Would you like a career that lets you help a charitable organization, enjoy the thrill of the chase, and take in a healthy salary of around $60,000 per year? If so then congratulations, you’d love a career as a grant writer.
You’ve probably heard the terms “grant writer” or “grant professional” flying around. What do these professionals actually do, though, and how do you know if you’re a good fit? Here’s what you need to know.
What Does a Grant Writer Do?
The term “grant writer” doesn’t do justice to the job. In reality, the job is all about securing grants to fund the non-profit organization that employs you. You won’t spend all day in a writing bubble as the name implies.
Here’s a look at what your duties will be in your job as a grant writer.
Find Applicable Grants for Your Organization
The first step to funding your organization is finding grants in the first place. This is a key part of a grant writer’s job.
Using your research skills, you’ll be always on the hunt for grants that could apply to your organization. Whether they’re local, nationwide, or on a global level, there are plenty of foundations out there looking for the right organizations to help with their money.
Grants are the most consistent and important part of the funding for most non-profit organizations, so your job will be vital. You’ll look for grants that could apply to your cause.
Of course, it’s not about finding every grant that exists. You need to evaluate each one as well to make sure your organization meets the eligibility requirements. Your time will limit the number you will apply for, so it’s important to prioritize the right ones.
When possible, you’ll look for annual grants as well. This provides a more predictable flow of money for your organization rather than relying on bits and pieces here and there.
Apply for Grants
As you identify the best grants for your organization, it’s also your job to complete the entire application process. When someone talks about “writing a grant proposal” or “writing a grant submission,” this is what they mean.
These grant proposals tend to be very writing-heavy. It’s your job to write a compelling letter that tells the story of your organization. You need to inspire a passion for your cause in the foundation board.
You also need to be able to illustrate to them how you’ll use their funds. Every foundation board’s goal is to do as much good as they can with the money they have, and it’s your job to show them that you can make their funds go far.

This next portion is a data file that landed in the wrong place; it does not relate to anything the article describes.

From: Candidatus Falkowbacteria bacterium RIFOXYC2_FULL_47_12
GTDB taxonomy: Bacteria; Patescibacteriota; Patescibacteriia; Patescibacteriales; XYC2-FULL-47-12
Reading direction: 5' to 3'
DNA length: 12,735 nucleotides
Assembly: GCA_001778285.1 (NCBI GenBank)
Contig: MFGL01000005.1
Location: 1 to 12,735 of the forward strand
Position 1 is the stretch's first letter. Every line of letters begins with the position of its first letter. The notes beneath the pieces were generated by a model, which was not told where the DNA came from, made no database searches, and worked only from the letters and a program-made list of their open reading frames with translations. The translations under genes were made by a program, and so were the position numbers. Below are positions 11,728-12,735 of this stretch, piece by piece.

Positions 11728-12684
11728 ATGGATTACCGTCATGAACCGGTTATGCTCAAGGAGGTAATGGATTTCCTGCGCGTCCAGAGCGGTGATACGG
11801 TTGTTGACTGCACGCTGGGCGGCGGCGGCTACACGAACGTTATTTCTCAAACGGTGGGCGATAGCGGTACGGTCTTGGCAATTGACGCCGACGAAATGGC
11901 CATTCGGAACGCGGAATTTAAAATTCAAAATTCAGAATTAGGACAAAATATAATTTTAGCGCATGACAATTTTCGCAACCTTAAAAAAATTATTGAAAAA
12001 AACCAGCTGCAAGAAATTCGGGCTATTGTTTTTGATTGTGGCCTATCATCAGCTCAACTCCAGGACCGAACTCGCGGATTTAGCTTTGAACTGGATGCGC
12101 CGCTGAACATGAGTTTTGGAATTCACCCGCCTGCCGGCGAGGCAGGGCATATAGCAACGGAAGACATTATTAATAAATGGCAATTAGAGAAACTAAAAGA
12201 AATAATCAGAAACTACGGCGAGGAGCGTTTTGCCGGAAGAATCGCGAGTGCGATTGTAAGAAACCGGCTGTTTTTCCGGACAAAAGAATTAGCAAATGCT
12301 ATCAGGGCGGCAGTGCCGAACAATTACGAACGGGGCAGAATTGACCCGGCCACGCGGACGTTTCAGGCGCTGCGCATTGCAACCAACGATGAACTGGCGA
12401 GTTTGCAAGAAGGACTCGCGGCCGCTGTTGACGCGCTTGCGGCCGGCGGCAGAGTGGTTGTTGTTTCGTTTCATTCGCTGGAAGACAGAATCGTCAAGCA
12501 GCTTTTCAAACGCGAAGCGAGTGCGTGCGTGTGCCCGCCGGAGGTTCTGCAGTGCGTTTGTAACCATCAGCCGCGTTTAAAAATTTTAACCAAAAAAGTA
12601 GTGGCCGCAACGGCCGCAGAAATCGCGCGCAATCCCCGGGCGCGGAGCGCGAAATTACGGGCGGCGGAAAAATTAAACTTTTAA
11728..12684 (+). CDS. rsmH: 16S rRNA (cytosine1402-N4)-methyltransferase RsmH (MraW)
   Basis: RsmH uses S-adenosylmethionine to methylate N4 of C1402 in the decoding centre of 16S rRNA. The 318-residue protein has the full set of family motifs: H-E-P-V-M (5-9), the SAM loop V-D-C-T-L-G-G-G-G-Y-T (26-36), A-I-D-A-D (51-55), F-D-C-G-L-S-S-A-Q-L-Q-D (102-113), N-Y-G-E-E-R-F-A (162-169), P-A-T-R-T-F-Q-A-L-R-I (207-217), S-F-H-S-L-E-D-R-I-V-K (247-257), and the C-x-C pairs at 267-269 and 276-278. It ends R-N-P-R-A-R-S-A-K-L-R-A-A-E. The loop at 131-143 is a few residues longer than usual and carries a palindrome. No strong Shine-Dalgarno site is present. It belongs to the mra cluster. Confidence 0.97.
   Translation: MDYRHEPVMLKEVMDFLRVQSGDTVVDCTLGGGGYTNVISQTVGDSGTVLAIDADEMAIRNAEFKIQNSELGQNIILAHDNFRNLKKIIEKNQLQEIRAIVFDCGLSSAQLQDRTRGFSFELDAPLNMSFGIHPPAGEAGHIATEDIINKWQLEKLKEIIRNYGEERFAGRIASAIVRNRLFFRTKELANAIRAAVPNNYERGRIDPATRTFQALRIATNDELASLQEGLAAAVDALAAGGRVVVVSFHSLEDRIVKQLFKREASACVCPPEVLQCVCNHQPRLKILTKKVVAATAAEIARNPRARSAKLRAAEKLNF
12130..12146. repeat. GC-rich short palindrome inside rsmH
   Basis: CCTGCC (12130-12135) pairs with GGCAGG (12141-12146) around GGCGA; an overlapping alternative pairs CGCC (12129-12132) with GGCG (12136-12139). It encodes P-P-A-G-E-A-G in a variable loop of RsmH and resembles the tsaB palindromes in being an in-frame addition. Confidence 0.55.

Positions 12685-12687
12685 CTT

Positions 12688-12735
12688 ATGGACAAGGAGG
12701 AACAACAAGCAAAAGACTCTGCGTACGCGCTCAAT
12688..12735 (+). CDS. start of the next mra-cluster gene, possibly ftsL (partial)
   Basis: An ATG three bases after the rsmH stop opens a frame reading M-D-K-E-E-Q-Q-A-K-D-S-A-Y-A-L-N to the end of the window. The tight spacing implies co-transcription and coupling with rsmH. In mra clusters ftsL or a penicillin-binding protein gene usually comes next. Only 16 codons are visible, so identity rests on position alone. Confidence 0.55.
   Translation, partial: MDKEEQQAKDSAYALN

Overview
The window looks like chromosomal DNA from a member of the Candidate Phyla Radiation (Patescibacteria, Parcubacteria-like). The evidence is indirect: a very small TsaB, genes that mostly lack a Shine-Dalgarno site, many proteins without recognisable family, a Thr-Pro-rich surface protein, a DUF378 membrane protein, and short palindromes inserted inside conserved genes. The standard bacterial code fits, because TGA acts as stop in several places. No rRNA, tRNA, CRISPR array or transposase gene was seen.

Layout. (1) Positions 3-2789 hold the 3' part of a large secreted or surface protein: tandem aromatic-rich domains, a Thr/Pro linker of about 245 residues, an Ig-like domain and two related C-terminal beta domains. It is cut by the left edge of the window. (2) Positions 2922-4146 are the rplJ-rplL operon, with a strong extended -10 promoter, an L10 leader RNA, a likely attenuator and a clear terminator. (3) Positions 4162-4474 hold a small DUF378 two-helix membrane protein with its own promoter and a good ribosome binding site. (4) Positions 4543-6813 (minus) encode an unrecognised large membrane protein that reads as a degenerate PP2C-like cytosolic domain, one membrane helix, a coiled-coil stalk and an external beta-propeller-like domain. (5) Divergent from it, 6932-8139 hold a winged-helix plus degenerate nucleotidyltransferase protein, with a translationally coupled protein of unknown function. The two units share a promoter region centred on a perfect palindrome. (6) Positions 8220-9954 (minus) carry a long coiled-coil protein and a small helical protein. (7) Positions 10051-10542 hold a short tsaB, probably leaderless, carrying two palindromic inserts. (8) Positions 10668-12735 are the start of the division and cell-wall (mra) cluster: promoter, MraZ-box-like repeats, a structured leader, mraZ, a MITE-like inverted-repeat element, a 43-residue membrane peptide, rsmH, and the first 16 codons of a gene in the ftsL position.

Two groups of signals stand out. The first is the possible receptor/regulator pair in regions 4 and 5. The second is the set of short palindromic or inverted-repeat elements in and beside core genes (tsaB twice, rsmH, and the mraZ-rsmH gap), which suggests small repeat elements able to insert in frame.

As we mentioned, some of the grants you find may be annual grants. In most of these cases, you’ll need to file some paperwork every year or at other intervals to renew the grant.
As the grant writer or grant professional, it’s your job to stay on top of this paperwork. You might also need to follow up with certain grant proposals or with other departments in your organization. Staying organized is crucial to keep the funding flowing in.
What Skills Do I Need to Become a Grant Writer?
If the job description above sounds like a fulfilling career that you’d enjoy, how do you know if you have what it takes?
One of the most important skills you’ll need for grant writing is, of course, writing skills. You need to be able to paint a compelling picture of your cause and why a foundation should award funding to you.
Research skills are an underappreciated part of a grant writer’s qualifications as well. It takes some digging to find the right grants for your organization. Knowing how to research and uncover the information you need will be a vital part of your success.
Considering that you’ll spend most of your time working on a computer, computer literacy skills are important for a grant writer as well. You need to be able to navigate the software your company uses and know how to find the information you need.
Finally, one of the most important skills you need is a passion for the cause you’re fighting for. It’s hard to write a compelling grant proposal for a cause you don’t believe in. As you’re writing, your own inspiration and drive to help will be your best tool.
How Do I Become a Grant Writer?
You know you’d enjoy grant writing and you have the skills it requires. Now how do you get started?
With grant writing, there are no 100% necessary degrees or certifications you need. Technically speaking, anyone with the right skills can get a job as a grant writer.
With that in mind, though, there are ways to boost your chances in the job market. Most candidates have a Bachelor of Arts degree in a writing-related area of study. This could be English, journalism, communications, or something similar.
As with an undergraduate degree, an advanced degree isn’t a necessity for a grant writer but it could help you get a job. Within the same fields of study, a Master’s degree will give you a leg up on the competition.
The most important part of applying for a job as a grant writer is to show your writing skills. Most employers will ask you to submit writing samples or a portfolio. Make sure you have the legal right to include your past writing in your portfolio, though.
The best way to help your chances of getting a grant writing job is to get experience. Fortunately, this is a job you can do on a part-time volunteer basis for many organizations.
If you want to go the extra mile, you could also get certified by the Grant Professionals’ Certification Institute. This involves a certification exam that determines whether you have the knowledge and skills you need.
Starting Your Career as a Grant Writer
Without a doubt, grant writing has the potential to be a fulfilling career where you can feel great about the work you do.
To learn more about getting a job as a grant writer or to pursue an education that will help, check out our online resources.